Indigenous environmental activist Berta Cáceres. (Wikimedia/UN Environment?

What can we learn from studying ‘Who Killed Berta Cáceres?’

A new book about the murder of environmental defender Berta Cáceres shows the extreme measures corporations and governments take to silence those that get in their way.
Indigenous environmental activist Berta Cáceres. (Wikimedia/UN Environment?

The new book “Who Killed Berta Cáceres?” by journalist Nina Lakhani documents the murder of environmental defender Berta Cáceres and the investigation and trial of her assassins. Cáceres was an indigenous woman in Honduras and the leader of the Council of Popular and Indigenous Organizations of Honduras, or COPINH. Both she and her organization were involved in a dispute over the construction of the Agua Zarca hydroelectric dam on the Gualcarque river in the community of Rio Blanco. Cáceres was shot three times in her home by an assassin in March 2016 — a year after winning the Goldman Environmental Prize for her activism in stopping the dam’s construction.

Lakhani’s book not only covers the murder of Cáceres, but also her history of activism, the tremendous corruption in Honduras and U.S. intervention in the country’s domestic affairs. While a whole article could be devoted to the latter, I want to focus on the corporate and government-led attacks on Cáceres, her organization and the many other people in Honduras who opposed the dam.

Before she was murdered Cáceres suffered years of harassment, and the struggles she faced serve as a useful case study, documenting the extreme measures corporations and governments are willing to take in order to silence those that get in their way.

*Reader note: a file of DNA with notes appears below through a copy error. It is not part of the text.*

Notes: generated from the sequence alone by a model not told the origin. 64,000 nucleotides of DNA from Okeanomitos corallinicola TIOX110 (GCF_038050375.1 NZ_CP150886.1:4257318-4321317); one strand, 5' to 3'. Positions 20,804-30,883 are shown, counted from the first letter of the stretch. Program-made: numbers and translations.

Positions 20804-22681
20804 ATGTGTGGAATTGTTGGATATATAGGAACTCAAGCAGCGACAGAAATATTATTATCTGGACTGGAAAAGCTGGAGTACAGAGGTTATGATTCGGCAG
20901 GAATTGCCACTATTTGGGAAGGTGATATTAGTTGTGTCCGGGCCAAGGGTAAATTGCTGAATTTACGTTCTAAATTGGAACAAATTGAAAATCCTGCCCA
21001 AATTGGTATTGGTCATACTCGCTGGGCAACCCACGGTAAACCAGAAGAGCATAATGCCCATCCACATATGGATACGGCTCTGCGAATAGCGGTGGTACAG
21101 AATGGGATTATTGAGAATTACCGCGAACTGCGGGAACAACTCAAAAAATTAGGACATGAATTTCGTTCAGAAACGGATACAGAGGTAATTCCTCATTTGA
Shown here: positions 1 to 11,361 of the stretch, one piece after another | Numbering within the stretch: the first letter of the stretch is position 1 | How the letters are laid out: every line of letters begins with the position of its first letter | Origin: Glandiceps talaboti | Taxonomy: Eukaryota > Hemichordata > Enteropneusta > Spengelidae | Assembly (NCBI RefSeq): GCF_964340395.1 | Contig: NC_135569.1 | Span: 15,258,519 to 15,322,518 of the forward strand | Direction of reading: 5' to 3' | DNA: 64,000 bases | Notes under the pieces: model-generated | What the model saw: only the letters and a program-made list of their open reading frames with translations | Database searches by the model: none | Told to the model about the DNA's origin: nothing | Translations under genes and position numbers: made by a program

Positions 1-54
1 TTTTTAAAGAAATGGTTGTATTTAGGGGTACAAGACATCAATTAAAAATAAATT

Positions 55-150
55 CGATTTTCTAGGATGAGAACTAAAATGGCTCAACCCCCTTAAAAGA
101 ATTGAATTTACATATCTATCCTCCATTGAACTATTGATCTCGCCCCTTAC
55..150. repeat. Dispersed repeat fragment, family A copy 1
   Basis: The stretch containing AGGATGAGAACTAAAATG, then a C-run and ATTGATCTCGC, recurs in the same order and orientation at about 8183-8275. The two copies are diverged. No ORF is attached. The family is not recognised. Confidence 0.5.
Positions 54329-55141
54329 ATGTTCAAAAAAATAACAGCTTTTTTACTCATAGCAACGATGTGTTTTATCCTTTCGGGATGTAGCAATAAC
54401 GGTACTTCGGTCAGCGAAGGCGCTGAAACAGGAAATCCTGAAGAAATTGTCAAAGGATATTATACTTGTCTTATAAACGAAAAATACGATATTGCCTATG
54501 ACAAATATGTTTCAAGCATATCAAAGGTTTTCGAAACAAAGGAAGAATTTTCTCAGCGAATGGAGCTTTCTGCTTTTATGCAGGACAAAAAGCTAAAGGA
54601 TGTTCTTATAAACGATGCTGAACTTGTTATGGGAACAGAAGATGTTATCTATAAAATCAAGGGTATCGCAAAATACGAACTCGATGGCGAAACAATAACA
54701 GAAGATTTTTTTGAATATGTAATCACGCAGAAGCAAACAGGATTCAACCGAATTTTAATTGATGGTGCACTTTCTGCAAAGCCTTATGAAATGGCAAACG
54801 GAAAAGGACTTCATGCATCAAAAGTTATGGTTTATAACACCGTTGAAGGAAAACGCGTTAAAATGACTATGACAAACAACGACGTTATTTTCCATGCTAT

Delegitimizing dissent

Honduras is a signatory of the Indigenous and Tribal Peoples Convention, which establishes that corporations and or governments are required to seek “free, prior, and informed consent” from indigenous groups before development projects are allowed to go forward on their lands. In the case of Honduras, domestic law does not precisely establish how this process should work, so those seeking to implement such projects have opted for a model of “socialization.” Lakhani quotes an industry spokesperson stating that socialization is “educating communities about the benefits of an energy project, such as jobs and company-funded roads, classrooms and water tanks, as well as disproving the ‘myths’ circulated by opposition groups.”

While this may seem non-controversial, it can also mask a more nefarious agenda of buying off a certain level of community support to give enough cover to go ahead with the project while denying or denigrating those who still persist in their opposition as “anti-development.” In this case those who still oppose the project after “socialization” are deemed illegitimate and become vulnerable to more repressive tactics.

As the movement towards building the Agua Zarca dam continued, COPINH and community members who opposed it became targets of Desarrollos Energéticos S.A., or DESA — the company building the dam, their private security forces, and the Honduran police and military. After machinery owned by DESA was set on fire, arrest warrants were issued for leaders of COPINH, including Cáceres. Human rights organizations such as Amnesty International dismissed these warrants as politically motivated.

Nevertheless, the property destruction and criminalization of COPINH leadership led to the militarization of the Agua Zarca project. According to Lakhani, “Private security guards, police and soldiers from the 1st Battalion of Engineers arrived to patrol, intimidate, and sometimes terrorize the campesino communities.” COPINH leadership, including Cáceres, were charged with criminal activity they did not commit, which nevertheless served the purpose of delegitimizing their opposition to the Agua Zarca dam, as well as hindered their ability to continue to speak out against it.